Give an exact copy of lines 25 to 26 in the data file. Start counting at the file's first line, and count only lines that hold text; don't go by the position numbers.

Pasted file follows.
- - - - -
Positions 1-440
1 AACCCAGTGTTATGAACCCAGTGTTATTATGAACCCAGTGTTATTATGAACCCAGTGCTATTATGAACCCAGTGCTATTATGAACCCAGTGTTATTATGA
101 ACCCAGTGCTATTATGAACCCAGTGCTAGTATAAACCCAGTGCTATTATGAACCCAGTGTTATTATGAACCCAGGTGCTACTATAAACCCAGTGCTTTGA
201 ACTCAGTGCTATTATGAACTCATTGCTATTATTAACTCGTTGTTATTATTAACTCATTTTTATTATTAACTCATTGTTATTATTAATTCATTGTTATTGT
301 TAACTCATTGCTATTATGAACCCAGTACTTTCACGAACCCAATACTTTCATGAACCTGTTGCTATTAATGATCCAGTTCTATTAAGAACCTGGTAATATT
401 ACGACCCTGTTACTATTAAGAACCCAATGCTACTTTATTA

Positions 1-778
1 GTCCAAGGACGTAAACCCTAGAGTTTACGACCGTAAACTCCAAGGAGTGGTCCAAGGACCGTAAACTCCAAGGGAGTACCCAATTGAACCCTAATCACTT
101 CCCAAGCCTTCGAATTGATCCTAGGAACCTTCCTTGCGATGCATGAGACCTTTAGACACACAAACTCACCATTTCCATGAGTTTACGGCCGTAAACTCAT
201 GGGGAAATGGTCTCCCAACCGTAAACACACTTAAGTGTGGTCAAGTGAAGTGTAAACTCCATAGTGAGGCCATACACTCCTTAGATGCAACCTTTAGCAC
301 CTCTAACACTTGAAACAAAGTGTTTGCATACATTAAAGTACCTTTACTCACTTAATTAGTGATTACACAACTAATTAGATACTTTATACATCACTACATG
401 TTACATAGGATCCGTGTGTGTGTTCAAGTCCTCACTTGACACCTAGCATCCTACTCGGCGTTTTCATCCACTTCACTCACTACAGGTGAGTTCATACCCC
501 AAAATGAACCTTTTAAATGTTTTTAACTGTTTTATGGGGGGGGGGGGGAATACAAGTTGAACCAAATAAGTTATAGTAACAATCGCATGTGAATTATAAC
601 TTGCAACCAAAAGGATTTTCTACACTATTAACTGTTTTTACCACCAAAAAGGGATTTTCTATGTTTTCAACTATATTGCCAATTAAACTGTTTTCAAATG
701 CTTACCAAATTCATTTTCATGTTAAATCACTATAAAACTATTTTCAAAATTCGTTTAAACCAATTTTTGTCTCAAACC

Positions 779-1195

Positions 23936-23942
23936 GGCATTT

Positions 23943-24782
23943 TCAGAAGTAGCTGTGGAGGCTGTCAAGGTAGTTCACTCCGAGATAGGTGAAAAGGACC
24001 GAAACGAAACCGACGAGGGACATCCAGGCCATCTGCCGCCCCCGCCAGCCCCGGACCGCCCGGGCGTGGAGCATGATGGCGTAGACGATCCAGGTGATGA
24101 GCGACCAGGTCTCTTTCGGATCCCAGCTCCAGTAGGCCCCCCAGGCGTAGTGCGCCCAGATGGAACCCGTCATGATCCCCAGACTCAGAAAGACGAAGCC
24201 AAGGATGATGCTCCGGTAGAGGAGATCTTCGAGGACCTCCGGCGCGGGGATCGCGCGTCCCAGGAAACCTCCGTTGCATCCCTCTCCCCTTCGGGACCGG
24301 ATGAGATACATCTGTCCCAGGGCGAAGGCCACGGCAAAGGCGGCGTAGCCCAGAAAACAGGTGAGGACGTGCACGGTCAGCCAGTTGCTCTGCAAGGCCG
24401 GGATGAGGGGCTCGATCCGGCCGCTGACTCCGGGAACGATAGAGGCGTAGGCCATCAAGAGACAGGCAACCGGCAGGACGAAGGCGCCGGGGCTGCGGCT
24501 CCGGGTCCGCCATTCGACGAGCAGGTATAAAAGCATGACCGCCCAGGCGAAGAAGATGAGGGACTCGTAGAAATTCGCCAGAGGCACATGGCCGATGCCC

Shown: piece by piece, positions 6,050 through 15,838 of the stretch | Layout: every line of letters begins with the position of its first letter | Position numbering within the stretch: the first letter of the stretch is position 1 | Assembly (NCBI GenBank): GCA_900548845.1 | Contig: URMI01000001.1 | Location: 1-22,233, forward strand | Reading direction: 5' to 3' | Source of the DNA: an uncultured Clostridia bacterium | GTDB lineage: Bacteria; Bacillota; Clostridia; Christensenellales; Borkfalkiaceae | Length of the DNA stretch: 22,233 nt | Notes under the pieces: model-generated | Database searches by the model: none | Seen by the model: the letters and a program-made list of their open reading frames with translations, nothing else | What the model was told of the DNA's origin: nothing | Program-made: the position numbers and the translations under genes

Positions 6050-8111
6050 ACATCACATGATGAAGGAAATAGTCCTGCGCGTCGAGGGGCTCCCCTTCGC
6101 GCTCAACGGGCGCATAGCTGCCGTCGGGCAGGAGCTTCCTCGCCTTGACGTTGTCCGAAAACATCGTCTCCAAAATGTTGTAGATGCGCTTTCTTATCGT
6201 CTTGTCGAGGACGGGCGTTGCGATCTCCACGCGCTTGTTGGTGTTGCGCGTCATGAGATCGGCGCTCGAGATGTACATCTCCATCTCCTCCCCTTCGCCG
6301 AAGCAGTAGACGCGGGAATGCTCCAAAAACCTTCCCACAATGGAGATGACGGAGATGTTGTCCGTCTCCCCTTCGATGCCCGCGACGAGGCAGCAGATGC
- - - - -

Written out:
24401 GGATGAGGGGCTCGATCCGGCCGCTGACTCCGGGAACGATAGAGGCGTAGGCCATCAAGAGACAGGCAACCGGCAGGACGAAGGCGCCGGGGCTGCGGCT
24501 CCGGGTCCGCCATTCGACGAGCAGGTATAAAAGCATGACCGCCCAGGCGAAGAAGATGAGGGACTCGTAGAAATTCGCCAGAGGCACATGGCCGATGCCC